For some, the countdown to the World Cup started when Brazil was named as the host country seven years ago; for others, it started when Uruguay and Mexico became the last two teams to qualify. For me, it started at the same moment as every previous World Cup since 1970: with the arrival of the Panini World Cup sticker album.
It’s a symbolic moment. A ritual, even. First check the England squad, assuming we’ve qualified: Panini have to pick their teams long before the managers, and there’s often one or two who won’t make the plane. The ones who don’t will go on to become minor celebs in my Panini-world. Ashley Cole and Andros Townsend look likely candidates this year. Then home to get the first stickers in place. The album comes with a starter pack of 31 stickers, but I usually top it up straight away with an extra five or six packs to stop it looking too empty. Then another five or six…
Filling a Panini album has become progressively more expensive since the 1970s. Not just because there are more teams competing now, but because Panini have become more creative about allocating spaces. In the early years, some countries were allocated fewer spaces. In 1970, the bigger teams got 14 slots for individual players while the smaller ones got 10; for Munich 1974, Australia had to make do with seven. Presumably that’s all the Aussie footballers Panini could name. Unless they played 7 v 11. No wonder they never made it to the knockout stage.
Now each of the 24 countries gets 19 slots (17 individual mugshots, a group photo and a badge), along with a load of pages devoted to stickers of the trophy, a football, various World Cup logos, a Fifa fair play badge, a Panini logo and all the various stadiums at which games are being played. Obviously, these stadiums are so large they take up two stickers each. Which is another way of saying that while the 1970 album had about 250 stickers, the 2014 one has 639.
Were you to strike lucky and get packs with no duplicates, it would cost you £63.90 to fill the album. Except that doesn’t happen. By the time your album is about two-thirds full, you will have a drawer full of swaps. Which you can’t always swap even if you are in daily contact with other collectors, because they will invariably be looking for the same stickers as you. Panini insist – I’ve asked them – there is an even distribution of all stickers, but my own experience of more than 40 years suggests otherwise. For the 2010 World Cup, no one I knew had seen a Danny Shittu. Many of us wondered whether it actually existed. I ended up paying rather too much for one on eBay.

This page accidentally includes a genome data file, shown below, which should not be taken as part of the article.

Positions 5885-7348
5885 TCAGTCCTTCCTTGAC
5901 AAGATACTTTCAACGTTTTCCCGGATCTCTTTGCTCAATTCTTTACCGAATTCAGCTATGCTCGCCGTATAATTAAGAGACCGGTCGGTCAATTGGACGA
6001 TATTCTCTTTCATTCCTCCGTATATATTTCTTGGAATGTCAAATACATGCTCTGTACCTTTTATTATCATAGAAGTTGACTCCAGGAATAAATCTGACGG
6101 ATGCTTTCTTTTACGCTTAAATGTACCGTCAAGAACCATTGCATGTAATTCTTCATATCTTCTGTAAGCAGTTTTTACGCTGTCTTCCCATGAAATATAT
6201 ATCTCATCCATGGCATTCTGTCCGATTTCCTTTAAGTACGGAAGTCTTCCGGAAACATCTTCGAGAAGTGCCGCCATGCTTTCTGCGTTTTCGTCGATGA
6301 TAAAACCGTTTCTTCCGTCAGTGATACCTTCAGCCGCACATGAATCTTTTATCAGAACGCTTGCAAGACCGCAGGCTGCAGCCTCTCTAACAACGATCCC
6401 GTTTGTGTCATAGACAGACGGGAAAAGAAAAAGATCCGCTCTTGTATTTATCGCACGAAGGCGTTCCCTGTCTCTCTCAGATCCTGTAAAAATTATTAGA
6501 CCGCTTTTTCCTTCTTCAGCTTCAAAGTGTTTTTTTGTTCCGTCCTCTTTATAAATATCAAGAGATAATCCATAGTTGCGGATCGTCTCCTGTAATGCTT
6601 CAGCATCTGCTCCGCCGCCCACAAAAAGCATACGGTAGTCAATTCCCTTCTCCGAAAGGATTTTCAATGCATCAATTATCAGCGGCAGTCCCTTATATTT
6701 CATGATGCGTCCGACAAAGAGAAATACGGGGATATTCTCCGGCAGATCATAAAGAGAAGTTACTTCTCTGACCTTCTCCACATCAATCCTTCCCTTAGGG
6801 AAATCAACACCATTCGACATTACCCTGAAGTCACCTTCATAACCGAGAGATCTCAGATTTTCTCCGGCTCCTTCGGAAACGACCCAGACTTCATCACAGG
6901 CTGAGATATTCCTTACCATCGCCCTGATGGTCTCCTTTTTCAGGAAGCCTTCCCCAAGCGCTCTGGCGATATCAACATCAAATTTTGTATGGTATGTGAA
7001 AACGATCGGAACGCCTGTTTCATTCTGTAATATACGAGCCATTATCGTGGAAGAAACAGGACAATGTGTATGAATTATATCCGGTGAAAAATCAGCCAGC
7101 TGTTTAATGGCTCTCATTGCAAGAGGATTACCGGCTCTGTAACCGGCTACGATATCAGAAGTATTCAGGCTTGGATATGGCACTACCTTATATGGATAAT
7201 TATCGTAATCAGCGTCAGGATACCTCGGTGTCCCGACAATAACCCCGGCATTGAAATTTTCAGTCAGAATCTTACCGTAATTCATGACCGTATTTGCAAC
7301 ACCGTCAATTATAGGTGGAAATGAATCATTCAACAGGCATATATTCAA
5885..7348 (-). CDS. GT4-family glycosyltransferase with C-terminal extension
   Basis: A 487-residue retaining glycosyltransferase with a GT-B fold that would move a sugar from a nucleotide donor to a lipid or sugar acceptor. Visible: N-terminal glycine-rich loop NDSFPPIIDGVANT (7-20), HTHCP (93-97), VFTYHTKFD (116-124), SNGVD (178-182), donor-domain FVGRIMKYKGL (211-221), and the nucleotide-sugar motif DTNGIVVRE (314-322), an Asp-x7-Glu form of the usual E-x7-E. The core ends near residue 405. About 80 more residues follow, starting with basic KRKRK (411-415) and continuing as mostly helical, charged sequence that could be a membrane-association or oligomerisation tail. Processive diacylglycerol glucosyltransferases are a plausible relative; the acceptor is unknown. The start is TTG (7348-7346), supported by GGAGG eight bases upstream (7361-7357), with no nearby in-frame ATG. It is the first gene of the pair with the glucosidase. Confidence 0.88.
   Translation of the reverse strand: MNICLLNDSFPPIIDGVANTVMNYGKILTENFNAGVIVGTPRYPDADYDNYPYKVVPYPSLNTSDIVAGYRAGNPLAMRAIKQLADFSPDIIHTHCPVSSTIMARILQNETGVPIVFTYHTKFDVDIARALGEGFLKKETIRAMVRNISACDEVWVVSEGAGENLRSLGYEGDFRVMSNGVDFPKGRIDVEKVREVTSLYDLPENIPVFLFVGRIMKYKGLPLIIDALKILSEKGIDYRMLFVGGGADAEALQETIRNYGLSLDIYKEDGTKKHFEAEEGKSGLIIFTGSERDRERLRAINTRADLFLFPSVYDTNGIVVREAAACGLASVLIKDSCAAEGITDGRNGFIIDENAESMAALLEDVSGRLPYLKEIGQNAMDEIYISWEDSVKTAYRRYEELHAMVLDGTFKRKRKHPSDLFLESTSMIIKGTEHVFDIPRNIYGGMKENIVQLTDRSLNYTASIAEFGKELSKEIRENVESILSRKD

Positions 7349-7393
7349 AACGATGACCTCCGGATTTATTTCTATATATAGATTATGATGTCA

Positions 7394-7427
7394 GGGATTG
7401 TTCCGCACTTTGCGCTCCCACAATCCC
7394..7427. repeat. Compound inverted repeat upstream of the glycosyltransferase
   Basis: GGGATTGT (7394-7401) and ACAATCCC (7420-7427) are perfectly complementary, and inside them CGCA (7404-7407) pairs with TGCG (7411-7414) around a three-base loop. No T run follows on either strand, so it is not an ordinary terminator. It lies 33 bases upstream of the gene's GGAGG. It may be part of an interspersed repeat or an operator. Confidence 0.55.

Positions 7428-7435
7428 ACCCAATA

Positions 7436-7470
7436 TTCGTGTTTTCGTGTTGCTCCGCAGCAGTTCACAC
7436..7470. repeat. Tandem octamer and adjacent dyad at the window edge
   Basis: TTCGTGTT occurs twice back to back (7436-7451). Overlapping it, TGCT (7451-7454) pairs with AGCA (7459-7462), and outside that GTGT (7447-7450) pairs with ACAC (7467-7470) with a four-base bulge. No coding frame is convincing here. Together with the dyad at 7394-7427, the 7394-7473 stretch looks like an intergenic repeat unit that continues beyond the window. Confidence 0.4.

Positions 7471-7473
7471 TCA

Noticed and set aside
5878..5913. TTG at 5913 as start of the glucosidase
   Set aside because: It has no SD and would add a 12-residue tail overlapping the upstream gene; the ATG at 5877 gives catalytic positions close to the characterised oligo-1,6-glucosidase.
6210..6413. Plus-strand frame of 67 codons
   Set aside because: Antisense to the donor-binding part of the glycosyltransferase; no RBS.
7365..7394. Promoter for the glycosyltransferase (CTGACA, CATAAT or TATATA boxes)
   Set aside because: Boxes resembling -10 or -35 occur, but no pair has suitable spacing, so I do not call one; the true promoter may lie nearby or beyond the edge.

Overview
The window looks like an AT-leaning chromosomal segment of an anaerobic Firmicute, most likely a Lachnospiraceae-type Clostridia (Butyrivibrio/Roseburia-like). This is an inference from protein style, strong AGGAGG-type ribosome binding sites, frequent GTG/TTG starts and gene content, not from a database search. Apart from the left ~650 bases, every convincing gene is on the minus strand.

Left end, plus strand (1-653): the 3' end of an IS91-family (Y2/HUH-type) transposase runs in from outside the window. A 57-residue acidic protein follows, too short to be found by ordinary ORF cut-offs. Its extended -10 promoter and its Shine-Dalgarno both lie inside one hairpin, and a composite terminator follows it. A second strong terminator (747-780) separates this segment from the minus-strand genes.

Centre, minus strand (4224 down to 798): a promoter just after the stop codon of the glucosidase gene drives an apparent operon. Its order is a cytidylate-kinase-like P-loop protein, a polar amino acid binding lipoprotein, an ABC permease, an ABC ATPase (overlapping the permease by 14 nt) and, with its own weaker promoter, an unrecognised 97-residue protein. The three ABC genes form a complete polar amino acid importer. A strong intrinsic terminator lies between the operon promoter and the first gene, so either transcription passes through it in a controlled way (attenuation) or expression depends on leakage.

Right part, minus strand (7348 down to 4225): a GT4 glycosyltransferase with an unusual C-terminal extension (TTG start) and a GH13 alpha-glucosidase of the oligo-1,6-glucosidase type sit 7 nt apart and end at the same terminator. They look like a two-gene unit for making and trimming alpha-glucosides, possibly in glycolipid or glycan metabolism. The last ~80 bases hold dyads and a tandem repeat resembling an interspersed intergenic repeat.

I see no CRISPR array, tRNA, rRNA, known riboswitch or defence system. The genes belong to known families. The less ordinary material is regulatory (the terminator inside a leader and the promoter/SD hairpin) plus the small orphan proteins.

I sense I might be losing some of you here. That’s the nature of obsessions. Those who don’t suffer from them find them mystifying; childish, even. For those of us who do, they can be all-consuming. I tried to get my son involved for the 2006 World Cup in Germany. He was 10 then and I reckoned he was old enough to be interested in football. We had an album each and divvied up the sticker packs between us. Then I blew it by suggesting – politely – that he was putting the stickers in crooked and then insisting I had first dibs on all swaps. I couldn’t help myself. Long before the tournament had started, he had abandoned his album. At least thereafter the stickers went in straight. I did buy him an album for the 2010 World Cup, but he never opened it. I haven’t bothered this time.
Obsessives sweat the small stuff; and things don’t get much more trivial than Panini. Between World Cups, I barely give my collection a thought. The albums lie unloved in their box. But with the arrival of a new album, out they come. I could argue they are a valuable football social history, documenting the fashions and hairstyles of the past 40 years, but that would be only a partial truth. Yes, there have been dodgy mullets and frighteningly short shorts, but that’s not what I see.
Here’s the thing about Panini. You can become fixated for days – weeks, even – about a particular sticker, ripping open each packet in the hope it appears. Then one day it’s there and, after a momentary feeling of exhilaration, there’s a flatness. You stick it in – neatly – and then it’s just another sticker. Then another unfound sticker becomes an object of desire. So what I see when I look at my albums aren’t the stickers, but the gaps. The failures. Thanks to eBay I’ve managed to fill almost all of them, but there are still five from 1970 I’m missing: Leão, Everaldo, Alan Ball, Francisco Castrejón and the Brazil team photo. These stickers are what first come to mind when I think Panini. I see what isn’t there.